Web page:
In addition to learning more about Mi Casa’s out-of-school time programs, Mayor Hancock’s visit called attention to the 2A measure approved by voters in the 2012 election. With additional revenue, Denver is investing in services including afterschool programs, business incentives, child care assistance, parks and recreation, services for seniors, libraries, and much more.

Posing with LIS girlsMi Casa will receive funding from the 2A measure in summer 2013 to offer expanded summer programs for middle and high school students that provide both enrichment opportunities and academic support programs that combat summer learning loss.

Mi Casa has operated school-based afterschool, evening and summer programs on the campus of Lake Middle School for the past 15 years. In 2012, Mi Casa launched the Neighborhood Center at North High School. Each year, Mi Casa serves over 800 youth in high-quality afterschool programs.

“The City of Denver is proud to partner with Mi Casa Resource Center to provide a safe, healthy place for you all to go afterschool,” Mayor Hancock told the kids. “We want you to have the support and opportunities you need to prepare for productive lives.”

Asked about his favorite subject in middle school, Mayor Hancock answered that he loved social studies and history. In fact, he advised the kids to pursue history and current events if they are interested in a career in politics or the public sector.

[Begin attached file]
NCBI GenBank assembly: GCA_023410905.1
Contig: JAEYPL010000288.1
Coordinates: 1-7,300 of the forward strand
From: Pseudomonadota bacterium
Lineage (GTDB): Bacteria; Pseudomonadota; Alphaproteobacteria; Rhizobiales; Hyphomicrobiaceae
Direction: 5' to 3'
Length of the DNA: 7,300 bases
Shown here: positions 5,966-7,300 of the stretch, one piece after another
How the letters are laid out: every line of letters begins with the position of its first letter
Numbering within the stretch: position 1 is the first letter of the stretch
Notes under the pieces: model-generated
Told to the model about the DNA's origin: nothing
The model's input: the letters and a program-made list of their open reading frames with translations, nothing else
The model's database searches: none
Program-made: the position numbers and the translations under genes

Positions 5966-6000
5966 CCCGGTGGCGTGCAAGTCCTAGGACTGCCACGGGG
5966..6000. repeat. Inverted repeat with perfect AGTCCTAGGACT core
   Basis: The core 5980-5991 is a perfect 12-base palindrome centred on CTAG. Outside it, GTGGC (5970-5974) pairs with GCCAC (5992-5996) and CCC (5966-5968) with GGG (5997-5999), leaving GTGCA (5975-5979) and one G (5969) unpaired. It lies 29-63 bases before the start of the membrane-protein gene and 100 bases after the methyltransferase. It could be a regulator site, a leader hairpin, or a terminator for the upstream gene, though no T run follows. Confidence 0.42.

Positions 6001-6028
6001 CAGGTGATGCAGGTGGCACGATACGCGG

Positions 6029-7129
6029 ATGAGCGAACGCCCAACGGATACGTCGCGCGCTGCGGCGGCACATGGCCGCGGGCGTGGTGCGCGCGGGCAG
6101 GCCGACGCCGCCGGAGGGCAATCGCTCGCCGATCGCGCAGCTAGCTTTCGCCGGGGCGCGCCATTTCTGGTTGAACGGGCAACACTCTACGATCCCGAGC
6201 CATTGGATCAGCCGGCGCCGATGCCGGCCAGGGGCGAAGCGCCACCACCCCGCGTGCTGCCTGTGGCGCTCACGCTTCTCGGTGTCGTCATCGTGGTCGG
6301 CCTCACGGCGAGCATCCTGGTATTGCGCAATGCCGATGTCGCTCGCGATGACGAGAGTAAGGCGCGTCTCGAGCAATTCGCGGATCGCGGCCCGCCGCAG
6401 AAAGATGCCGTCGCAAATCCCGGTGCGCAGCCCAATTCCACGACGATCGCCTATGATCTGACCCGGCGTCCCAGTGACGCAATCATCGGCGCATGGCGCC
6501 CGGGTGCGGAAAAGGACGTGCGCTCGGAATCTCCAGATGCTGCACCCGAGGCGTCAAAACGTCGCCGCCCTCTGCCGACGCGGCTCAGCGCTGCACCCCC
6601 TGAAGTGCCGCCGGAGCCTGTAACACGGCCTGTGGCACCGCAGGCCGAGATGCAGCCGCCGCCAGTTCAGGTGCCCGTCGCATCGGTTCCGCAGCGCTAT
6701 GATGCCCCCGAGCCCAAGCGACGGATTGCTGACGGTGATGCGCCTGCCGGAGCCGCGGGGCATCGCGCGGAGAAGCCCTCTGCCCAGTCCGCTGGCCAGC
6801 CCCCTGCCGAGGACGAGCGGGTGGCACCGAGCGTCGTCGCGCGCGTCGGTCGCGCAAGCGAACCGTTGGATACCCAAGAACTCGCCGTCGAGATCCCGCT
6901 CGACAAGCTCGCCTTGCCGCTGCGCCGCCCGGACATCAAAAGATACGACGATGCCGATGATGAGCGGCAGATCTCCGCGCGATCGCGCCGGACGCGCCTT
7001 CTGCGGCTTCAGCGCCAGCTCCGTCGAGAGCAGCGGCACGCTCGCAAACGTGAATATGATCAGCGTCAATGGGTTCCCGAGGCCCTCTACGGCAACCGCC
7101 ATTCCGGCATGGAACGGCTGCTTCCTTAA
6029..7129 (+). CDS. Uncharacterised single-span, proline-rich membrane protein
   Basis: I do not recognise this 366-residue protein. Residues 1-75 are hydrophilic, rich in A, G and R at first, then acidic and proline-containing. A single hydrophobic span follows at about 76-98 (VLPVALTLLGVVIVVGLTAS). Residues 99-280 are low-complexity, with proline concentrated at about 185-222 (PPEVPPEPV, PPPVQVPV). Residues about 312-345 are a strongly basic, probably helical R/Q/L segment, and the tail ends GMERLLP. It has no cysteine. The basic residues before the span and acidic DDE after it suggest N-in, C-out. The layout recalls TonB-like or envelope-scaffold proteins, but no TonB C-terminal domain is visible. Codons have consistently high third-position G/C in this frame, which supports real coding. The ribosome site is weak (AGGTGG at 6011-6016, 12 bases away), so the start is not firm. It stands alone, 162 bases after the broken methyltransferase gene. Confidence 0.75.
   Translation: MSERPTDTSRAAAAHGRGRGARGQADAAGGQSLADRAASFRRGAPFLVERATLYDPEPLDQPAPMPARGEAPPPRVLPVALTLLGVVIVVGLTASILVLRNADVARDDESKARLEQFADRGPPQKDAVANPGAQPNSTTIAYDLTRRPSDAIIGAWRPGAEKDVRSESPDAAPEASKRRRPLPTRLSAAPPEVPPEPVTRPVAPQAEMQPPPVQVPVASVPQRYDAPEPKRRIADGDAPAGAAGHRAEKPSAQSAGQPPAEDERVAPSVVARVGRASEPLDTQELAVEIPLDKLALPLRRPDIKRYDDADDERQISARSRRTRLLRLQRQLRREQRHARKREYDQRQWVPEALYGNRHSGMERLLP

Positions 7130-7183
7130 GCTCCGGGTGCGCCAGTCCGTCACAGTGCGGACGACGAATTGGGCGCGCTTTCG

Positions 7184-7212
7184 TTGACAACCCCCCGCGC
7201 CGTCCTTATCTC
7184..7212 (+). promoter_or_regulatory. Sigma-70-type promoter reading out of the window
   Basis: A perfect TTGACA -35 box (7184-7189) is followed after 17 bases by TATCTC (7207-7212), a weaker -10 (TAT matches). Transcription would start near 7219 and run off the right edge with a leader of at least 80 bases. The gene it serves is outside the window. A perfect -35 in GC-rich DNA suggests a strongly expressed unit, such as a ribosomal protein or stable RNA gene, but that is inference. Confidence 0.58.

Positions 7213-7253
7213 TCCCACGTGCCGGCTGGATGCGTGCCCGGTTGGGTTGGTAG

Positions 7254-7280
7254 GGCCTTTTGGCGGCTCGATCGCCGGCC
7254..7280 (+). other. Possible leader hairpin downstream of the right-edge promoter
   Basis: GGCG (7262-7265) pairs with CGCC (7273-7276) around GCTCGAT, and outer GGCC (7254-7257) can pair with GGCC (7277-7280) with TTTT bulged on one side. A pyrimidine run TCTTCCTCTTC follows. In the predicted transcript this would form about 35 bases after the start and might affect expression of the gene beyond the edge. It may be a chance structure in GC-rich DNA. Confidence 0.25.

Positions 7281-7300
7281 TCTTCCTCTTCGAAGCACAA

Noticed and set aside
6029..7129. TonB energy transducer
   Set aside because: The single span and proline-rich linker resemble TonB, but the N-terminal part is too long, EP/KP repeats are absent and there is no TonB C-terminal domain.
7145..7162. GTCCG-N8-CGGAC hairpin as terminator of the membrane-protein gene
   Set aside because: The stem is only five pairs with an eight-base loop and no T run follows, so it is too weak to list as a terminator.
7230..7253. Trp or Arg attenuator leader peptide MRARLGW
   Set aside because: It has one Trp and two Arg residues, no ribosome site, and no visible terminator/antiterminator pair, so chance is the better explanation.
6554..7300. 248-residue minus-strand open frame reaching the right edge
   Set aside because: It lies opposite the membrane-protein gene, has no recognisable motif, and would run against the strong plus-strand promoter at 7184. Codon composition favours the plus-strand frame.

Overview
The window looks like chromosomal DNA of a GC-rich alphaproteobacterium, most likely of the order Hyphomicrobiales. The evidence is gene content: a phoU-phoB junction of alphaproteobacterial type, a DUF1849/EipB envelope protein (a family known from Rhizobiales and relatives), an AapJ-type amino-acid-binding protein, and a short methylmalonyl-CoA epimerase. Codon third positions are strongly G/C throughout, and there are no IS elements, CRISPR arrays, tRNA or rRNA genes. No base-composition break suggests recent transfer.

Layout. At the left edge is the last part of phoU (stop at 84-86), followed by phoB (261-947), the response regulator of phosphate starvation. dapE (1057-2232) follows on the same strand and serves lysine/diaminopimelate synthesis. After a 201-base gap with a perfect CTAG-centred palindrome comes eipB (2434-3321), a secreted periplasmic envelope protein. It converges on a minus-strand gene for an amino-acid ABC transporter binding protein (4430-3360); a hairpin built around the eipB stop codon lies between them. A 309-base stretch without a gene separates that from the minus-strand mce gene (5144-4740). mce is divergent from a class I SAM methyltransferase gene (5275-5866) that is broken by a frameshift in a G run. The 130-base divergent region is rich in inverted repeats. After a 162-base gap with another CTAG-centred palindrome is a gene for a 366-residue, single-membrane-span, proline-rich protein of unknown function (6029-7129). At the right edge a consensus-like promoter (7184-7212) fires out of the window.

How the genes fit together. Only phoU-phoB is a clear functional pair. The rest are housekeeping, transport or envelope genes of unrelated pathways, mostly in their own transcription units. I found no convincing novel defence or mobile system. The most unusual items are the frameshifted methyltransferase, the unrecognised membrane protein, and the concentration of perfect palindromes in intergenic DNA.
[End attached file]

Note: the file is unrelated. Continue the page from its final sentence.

“If you want to become mayor one day, my advice is number one to stay in school and also read as many newspapers as you can to stay on top of current events because being a mayor is all about addressing current issues.”

Fist bumping with the MayorThe kids asked Mayor Hancock what his favorite sport is (football), who is favorite team is (the Broncos), and what he likes to do in his free time (hang out with his wife and three kids).

Councilwoman Susan Shepherd, a former Mi Casa volunteer, suggested that Mayor Hancock visit the Mi Casa Neighborhood Center. Councilwoman Shepherd recounted to the students her volunteer project to get raised gardening beds built outside the Neighborhood Center.

“And I just heard you have some sunflowers and vegetables growing out there – that’s awesome!” She said.